They introduced a "restore" feature a while back that allows you to migrate devices without removing two-factor authentication. Basically, you enter the restoration code into the new phone/device and both devices will continue to generate the same seeded code. This can also be used to extend the authenticator to multiple devices like having a smartphone and a tablet both generate the same code. This is just an ease-of-use feature, especially when sometimes you can't find one of the devices you installed your authenticator on.

      • by Cinder6 (894572)

        I actually had to use the restore code last night--it didn't work. The restore code itself worked, but battle.net still said the authenticator code was wrong. It was fairly trivial to get them to remove the authenticator (enter a code sent via SMS), but by then I had "too many login attempts" and had to wait a few hours. Frustrating.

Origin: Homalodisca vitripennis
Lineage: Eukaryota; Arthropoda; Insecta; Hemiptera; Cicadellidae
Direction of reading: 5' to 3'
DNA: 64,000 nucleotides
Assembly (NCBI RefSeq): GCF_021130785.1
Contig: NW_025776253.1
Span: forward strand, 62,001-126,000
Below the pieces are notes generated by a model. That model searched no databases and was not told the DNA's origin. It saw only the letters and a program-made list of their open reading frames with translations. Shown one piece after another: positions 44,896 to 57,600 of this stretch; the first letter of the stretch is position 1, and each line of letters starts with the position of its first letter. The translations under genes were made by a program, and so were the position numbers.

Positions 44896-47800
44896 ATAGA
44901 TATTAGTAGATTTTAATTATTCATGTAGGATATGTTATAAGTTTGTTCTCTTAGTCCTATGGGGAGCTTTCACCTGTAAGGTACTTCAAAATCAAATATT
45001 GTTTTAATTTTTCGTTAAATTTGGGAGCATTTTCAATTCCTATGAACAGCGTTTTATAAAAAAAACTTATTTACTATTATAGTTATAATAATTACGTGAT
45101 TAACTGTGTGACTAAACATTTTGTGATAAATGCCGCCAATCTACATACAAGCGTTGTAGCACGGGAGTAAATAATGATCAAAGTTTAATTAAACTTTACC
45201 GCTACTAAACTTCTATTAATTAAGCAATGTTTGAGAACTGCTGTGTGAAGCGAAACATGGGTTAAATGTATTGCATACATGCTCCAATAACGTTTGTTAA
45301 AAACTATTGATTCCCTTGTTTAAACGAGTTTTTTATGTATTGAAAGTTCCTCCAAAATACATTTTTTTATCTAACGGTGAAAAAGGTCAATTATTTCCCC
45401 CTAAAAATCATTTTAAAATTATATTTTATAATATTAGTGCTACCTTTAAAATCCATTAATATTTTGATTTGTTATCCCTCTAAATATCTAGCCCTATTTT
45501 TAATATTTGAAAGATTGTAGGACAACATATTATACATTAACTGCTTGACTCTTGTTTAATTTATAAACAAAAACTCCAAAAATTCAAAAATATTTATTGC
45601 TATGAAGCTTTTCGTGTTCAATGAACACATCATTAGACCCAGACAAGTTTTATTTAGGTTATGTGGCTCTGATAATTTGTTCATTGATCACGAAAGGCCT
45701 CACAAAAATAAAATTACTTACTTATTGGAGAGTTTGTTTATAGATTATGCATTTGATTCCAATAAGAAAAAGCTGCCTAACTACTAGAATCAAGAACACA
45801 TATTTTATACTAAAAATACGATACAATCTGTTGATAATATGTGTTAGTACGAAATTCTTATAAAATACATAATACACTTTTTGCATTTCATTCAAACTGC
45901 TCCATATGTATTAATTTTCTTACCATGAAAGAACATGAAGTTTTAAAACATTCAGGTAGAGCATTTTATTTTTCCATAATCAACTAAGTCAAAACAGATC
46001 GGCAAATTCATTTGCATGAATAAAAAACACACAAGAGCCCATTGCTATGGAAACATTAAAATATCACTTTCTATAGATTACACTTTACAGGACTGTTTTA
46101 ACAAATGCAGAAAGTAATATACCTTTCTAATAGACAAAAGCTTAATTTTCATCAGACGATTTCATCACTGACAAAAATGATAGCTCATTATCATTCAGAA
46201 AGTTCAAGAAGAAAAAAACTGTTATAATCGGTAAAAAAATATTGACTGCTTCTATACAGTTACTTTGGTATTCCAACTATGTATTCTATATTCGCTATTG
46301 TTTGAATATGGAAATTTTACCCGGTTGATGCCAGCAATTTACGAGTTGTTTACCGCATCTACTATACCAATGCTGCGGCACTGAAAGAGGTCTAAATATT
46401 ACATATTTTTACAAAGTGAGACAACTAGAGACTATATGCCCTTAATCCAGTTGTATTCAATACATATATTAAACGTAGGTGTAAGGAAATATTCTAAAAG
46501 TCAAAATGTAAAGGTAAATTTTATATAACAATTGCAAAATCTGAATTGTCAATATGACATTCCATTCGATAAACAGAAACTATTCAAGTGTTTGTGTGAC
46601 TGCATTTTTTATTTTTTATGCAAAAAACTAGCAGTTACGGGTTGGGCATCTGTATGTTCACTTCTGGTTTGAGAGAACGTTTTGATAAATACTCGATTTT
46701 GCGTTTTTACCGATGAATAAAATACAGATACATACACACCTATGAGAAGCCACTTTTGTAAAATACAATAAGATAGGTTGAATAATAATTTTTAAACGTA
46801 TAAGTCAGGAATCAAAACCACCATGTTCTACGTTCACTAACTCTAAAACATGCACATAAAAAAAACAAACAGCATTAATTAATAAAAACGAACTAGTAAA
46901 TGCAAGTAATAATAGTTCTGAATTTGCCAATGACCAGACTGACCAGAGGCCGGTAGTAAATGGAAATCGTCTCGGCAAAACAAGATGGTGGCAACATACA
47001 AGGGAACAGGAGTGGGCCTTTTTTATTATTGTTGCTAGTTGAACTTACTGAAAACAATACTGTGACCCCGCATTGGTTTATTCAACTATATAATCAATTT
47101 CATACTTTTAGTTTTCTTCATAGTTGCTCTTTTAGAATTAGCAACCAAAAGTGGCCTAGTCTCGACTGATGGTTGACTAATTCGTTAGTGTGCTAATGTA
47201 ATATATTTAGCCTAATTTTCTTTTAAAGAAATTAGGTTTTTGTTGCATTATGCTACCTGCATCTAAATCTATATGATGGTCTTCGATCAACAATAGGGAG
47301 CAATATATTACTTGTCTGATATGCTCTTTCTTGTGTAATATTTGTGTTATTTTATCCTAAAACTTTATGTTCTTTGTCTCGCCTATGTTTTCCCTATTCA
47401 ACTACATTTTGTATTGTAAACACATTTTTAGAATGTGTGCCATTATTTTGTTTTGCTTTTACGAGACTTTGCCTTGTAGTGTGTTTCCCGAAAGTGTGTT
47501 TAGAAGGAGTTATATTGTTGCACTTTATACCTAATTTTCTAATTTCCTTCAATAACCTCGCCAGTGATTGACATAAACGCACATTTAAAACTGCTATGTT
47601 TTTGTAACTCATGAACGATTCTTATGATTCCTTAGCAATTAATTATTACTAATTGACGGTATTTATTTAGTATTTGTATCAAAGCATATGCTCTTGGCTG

• by Roogna (9643)

      Not sure about if it's their own implementation or not, but it IS very easy to move to a new device.

      They provide a serial number in the app, and a recover code. Simply entering both on the new mobile device and you've got a clone of the original.

    • by arbiter1 (1204146)
      I forgot site off hand but there is software based one you can run on your computer as well that is free, no need to buy a keyfab or a phone that can run the app. software has optional lock down to 1 computer and password option's
    • http://www.wowwiki.com/Battle.net_Mobile_Authenticator_Specification

      I'll just leave this here. But feel free to continue thinking you know everything. Also check out RFC 4226 and 6238 and compare it with this wiki article. Enjoy!
    • by Nyder (754090)

      Like TFS says, the mobile version is free. Just another moron trying to make a quick buck.